One Hundred Degrees of Plum

Two Poems for My Veins

Infusion

If I had to choose
between snakes’ fangs
and tigers’ claws
to name the needle
piercing my flesh
I select the cat
whose stripes burrow
all the way to skin
because this hunt—
dangerous as an open wound—
leads the seeker
to my blood
and the venom
is already present.

from Mouthbrooders, Homebound Publication, 2019

Generous Bruises

At the bank the teller catches me
counting on my fingers—the same feeling
I had chasing my sister’s bike down
the unpaved road. She would fall before
I could catch her. As the road curved
I was thinking how little I have
to rely on; I should run faster.


Caught in the act of failing, used up again
dwelling in those Hopper paintings
where nothing vacillates, nothing
is weak, and all the women wear black pumps.
Their isolation—so original, it makes them
efficient, but keeps them separate.


But consider this: a crystal’s structure
appears only when cracked. We experience
the same self when the I cracks
and our breath runs out. We earn
the favor of being by breaking
revealing a symmetry so generous it bleeds.
Watching a bruise heal from the inside out
it’s the color that matters:
never black nor blue, but shades of yellow
and one hundred degrees of plum.

from Four Blue Eggs, Homebound Publications, 2017

Hotel Window, 1955 by Edward Hopper, courtesy of http://www.EdwardHopper.net

Light the light that will unblind us

 
Ritual
  
  
 Each night at dinner, in lieu of grace,
 my mother lit the center candle
 on the table. We children 
 were allowed two fingers of wine  
 from the icy jug that was kept cold
 out on the front porch. The seven of us 
 shared bread and casserole on our full plates
 and the light filled the room with luster.
 Each of us had a task: clear the dishes,
 wipe the table, snuff out
 the half-melted candle,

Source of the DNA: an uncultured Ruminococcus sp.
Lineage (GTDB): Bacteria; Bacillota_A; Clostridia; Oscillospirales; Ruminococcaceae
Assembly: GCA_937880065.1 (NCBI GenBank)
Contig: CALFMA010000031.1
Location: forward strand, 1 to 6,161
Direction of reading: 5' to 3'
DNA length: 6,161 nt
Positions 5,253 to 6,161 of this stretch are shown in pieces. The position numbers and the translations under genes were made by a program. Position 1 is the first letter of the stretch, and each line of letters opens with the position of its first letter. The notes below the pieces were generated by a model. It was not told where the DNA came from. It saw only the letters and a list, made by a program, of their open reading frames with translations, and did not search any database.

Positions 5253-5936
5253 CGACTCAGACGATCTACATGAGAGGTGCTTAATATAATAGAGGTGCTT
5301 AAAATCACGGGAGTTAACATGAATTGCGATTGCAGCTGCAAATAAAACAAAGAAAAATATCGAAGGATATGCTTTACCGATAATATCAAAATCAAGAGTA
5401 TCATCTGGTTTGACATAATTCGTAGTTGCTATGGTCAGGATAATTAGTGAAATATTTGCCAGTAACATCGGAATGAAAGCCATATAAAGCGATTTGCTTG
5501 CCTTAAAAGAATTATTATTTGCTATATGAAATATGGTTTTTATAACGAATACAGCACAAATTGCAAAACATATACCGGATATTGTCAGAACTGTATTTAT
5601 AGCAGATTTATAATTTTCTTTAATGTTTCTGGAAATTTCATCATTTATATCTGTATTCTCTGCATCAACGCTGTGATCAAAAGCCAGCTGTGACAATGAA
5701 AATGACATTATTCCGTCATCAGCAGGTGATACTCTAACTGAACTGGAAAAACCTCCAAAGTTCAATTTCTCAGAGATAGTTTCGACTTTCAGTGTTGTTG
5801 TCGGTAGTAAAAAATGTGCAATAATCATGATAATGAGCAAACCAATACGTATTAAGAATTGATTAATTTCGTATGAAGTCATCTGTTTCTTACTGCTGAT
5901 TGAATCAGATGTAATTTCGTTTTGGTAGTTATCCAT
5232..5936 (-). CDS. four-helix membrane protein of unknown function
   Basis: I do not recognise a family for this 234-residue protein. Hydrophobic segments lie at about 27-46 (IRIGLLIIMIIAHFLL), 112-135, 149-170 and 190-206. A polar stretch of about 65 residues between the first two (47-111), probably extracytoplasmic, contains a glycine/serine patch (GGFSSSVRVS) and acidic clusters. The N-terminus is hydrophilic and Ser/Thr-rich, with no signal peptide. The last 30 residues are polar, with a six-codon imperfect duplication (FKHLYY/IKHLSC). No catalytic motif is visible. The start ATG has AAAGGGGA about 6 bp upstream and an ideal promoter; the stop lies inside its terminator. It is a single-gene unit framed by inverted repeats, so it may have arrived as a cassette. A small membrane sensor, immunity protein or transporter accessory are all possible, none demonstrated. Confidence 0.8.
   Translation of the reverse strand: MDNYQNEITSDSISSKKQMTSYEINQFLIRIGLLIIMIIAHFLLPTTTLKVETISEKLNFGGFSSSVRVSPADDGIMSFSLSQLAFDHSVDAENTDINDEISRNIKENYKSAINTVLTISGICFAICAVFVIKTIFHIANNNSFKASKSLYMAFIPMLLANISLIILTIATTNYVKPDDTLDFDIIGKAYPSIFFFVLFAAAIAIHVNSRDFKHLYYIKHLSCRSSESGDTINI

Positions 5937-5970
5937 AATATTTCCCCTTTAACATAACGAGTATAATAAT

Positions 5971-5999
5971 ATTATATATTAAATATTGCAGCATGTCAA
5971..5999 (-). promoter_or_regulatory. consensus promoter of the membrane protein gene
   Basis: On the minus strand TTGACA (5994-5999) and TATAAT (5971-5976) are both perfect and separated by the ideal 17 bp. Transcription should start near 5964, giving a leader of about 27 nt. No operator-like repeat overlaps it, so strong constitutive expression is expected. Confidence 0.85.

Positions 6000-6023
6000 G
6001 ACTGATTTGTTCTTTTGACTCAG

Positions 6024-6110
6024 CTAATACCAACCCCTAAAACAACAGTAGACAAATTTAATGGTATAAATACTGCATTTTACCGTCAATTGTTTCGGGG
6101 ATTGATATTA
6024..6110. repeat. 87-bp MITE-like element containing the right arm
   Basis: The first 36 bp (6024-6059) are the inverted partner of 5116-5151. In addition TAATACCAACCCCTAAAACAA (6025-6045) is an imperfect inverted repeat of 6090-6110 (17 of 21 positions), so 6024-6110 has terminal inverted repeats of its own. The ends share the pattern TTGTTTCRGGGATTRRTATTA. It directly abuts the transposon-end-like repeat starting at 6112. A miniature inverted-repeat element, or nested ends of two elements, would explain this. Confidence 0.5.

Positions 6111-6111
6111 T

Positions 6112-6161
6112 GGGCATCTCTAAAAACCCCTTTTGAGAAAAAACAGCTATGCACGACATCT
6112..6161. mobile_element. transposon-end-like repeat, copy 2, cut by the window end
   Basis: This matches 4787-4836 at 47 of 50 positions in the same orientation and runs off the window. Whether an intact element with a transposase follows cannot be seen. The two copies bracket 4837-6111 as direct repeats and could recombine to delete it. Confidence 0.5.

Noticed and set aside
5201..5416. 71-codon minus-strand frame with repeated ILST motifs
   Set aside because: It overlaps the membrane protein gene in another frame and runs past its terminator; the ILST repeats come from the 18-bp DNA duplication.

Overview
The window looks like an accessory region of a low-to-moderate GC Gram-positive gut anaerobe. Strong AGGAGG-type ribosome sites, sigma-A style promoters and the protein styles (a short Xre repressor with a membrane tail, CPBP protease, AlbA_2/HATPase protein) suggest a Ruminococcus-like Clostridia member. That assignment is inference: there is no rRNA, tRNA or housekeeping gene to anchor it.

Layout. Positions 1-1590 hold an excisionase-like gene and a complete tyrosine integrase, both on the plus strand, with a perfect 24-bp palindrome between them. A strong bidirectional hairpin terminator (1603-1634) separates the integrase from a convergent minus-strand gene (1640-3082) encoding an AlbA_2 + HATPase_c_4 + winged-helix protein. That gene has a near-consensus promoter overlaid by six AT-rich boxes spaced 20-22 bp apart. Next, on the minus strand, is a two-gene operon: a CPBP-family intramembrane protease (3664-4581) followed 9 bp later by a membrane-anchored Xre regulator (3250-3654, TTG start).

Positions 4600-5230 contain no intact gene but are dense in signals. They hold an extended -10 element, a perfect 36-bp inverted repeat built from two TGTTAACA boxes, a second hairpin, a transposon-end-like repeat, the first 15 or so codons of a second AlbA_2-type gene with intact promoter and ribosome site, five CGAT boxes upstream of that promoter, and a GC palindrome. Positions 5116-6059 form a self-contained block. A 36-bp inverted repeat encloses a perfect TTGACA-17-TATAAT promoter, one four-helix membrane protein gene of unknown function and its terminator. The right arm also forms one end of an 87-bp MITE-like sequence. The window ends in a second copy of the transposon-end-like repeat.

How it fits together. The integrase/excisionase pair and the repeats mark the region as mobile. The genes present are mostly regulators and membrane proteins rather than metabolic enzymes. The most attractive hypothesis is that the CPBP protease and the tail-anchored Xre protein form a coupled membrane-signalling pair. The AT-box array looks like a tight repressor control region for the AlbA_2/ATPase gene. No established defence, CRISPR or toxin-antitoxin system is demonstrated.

its smoky trail reaching to the ceiling 
 like fingers folding into prayer. 
  
 When the washer was full,
 we’d stand by the sink, my mother and I,
 her hands plunged into the soapy water,
 mine holding a dish towel,  
 removing the dripping pans from the drainer,
 and wiping the water away, to expose the shine.
 We’d stand there in the evening hour 
 quietly perfecting every keepsake minute.
  
 Later in life, I stand in class, by the desk
 in front of students as we discuss short fiction, 
 plunging into emerging themes.
 A daughter and mother in one story
 bathe together in a tub infused
 with herbs and bark.
 The same characters travel to market
 to gather bread, butter, and fish
 to prepare together later.
 The mother preserves the daughter’s childhood
 in a trunk:  plaid dresses and yellowed blankets,
 mementos aired out and refolded again.
  
 In capital letters, I write ritual,
 chalk powdering the folds of my slacks. Together
 we learn that these acts are connective tissue that bind
 our muscle to bone.  Though pages away, 
 miles, or even years, we, as characters
 break bread, fold hands into each other’s,
 light the light that will unblind us.    

from Four Blue Eggs
   

Until nomading ends

Today’s poem comes from Four Blue Eggs, which won the 2013 Poetry Prize from Homebound Publications. It’s available now in its second edition (with a new cover).

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Sensitive Skin

The universe has banished us;
fragile gauze hair on tiny forearms
succumbs to renegade heat waves
and celestial currents, which now and again
sabotage our bones, flaking and peeling skin
like pastry dough. Until we forgo
our ambulant nomad ways, return
to fur, or learn to play possum, our doom
will find us roasted and sagging.
Perhaps
we should find our treeness, wear thick bark
and leaves that canopy over necks.
With years symmetrically bubbling
out of a center trunk, each milestone
would bear another ring of flesh
to shield the hemisphere’s burley snarl.

dandelion

Coils

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Losing the Summer

Winter enters the body and it collapses,
the blood cells attack, the fever leaves
the brain with its patterns of coils
and discs like a red stovetop,
an alphabet of rivers and branches.
This landscape, contoured for activity, settles
into animal hibernation,
while remnants of ancient languages howl
from the hospital monitor.

Like dried sap on a tree,
crusted, yet viable, a small scar has left itself
after the coma – such a thing is not